Though North America is responding quickly to higher oil prices, it's a global market and the rest of the world is still catching up, Halliburton's CEO said.
U.S. shale oil operations have proven more resilient to lower crude oil prices than initially expected, with early 2017 production estimates from the federal government reversing course to show expected gains for the year. While lower crude oil prices last year meant lower spending on exploration and production, the side of the energy sector serviced by companies like Halliburton, the company's CEO said Halliburton managed to navigate the downturn successfully.
"Despite the turbulent year for the energy industry, I am very pleased with our 2016 results," Dave Lesar said in a statement. "They show that we have executed in a challenging market."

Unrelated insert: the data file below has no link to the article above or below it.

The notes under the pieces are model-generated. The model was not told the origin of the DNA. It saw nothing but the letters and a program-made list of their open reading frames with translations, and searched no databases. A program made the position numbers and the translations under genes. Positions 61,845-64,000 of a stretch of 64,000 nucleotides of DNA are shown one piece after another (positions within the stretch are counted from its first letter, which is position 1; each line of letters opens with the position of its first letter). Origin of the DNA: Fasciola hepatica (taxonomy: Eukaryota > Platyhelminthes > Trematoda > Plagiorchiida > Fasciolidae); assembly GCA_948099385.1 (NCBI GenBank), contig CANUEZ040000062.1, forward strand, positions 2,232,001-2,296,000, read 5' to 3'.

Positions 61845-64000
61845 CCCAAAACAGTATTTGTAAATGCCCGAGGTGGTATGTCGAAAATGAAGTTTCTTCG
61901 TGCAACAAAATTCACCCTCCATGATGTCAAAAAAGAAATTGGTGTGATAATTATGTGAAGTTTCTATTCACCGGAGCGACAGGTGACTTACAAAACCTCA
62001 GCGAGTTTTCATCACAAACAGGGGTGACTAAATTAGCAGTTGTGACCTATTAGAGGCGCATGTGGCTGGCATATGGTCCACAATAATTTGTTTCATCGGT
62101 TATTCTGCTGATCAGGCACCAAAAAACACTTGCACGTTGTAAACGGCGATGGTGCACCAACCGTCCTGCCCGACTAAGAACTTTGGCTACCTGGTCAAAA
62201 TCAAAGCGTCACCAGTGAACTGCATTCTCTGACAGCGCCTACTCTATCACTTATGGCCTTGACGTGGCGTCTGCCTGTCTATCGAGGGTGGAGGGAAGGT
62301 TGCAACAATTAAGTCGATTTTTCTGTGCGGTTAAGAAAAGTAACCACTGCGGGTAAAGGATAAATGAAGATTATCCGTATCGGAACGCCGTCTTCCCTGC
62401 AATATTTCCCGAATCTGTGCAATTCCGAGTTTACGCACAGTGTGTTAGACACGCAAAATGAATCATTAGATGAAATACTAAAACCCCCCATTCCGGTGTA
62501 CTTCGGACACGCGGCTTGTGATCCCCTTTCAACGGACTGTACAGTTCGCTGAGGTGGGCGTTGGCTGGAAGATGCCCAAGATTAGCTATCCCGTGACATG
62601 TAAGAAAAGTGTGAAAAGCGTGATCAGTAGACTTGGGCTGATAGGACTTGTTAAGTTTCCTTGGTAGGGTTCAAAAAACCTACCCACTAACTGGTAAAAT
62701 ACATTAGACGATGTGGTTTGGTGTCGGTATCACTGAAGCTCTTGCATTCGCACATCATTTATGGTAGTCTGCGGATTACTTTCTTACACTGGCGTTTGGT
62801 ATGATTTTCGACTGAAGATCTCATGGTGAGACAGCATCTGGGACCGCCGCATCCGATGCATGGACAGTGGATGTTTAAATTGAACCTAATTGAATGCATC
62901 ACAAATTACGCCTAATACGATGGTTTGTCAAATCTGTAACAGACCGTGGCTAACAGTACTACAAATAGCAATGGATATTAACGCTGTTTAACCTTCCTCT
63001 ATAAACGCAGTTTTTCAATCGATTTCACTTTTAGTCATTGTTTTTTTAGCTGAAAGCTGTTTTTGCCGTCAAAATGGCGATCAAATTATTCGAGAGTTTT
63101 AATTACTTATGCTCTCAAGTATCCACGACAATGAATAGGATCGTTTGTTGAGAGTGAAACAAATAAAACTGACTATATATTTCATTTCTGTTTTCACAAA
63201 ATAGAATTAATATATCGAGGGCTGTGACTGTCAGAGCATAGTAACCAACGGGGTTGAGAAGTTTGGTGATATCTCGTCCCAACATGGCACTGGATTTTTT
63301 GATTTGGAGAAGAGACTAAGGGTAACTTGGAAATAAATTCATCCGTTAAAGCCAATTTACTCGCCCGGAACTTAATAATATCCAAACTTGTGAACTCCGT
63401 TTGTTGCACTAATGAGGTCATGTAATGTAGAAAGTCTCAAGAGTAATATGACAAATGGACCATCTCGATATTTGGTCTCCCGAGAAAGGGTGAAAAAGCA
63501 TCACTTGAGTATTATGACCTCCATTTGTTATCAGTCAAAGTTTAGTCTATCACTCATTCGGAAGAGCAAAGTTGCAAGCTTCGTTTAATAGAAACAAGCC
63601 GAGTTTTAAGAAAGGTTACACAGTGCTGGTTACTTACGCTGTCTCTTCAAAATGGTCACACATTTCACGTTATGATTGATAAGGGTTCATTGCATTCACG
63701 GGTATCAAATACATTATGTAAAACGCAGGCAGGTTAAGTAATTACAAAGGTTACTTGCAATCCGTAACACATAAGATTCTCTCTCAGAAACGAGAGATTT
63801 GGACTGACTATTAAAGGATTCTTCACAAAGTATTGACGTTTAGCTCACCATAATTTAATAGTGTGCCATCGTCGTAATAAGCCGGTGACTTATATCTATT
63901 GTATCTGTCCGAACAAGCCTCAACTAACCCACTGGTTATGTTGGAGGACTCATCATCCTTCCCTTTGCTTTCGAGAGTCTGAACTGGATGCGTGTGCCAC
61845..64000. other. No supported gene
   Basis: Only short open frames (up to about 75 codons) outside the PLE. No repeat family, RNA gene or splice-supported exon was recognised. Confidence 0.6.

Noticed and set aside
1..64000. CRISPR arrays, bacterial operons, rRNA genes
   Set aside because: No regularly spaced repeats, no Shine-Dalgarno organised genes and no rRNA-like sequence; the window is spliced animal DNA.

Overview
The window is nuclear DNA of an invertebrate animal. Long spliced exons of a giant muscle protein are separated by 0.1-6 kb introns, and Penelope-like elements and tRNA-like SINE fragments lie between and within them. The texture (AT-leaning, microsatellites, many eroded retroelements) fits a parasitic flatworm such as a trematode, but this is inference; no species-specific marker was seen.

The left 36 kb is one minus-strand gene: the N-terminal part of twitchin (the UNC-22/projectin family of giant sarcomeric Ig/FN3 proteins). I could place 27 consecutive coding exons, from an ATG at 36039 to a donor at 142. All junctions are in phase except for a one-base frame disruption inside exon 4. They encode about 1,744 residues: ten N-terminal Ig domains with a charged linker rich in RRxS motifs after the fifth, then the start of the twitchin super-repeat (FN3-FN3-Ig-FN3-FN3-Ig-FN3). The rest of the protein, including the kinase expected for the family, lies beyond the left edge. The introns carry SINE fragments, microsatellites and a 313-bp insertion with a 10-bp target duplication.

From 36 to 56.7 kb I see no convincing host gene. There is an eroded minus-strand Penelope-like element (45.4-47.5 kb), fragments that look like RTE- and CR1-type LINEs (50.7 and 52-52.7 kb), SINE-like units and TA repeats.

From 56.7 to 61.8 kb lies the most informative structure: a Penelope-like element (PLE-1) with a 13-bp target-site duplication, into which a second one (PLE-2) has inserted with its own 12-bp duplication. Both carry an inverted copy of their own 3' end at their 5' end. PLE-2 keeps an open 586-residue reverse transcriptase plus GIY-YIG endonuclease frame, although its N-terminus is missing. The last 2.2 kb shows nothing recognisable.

Federal estimates show total U.S. oil production for 2017 should increase slightly to 9 million barrels per day and expand again by 3 percent the following year. A monthly market report from the International Energy Agency, meanwhile, said shale production activity has "improved in leaps and bounds."
Exploration and production figures show improved conditions across North America since late 2016, after the Organization of Petroleum Exporting Countries agreed to trim output to balance the market.
Lesar said that, while, North America has turned the corner in terms of exploration and production, it's a global market where some parts of the world have yet to reach recovery mode.
"In the international markets, low commodity prices have stressed budgets and have impacted economics across deepwater and mature field markets, which led to decreased activity and pricing throughout 2016," he said.
For the fourth quarter, Halliburton reported a net loss, though revenue in North America improved to $1.8 billion. Middle East and Asian revenue was $1.1 billion. European and African operations for Halliburton yielded $676 million for the fourth quarter.
Lesar said it will likely be the latter half of 2017 before the rest of the market outside of the Western Hemisphere turns the corner.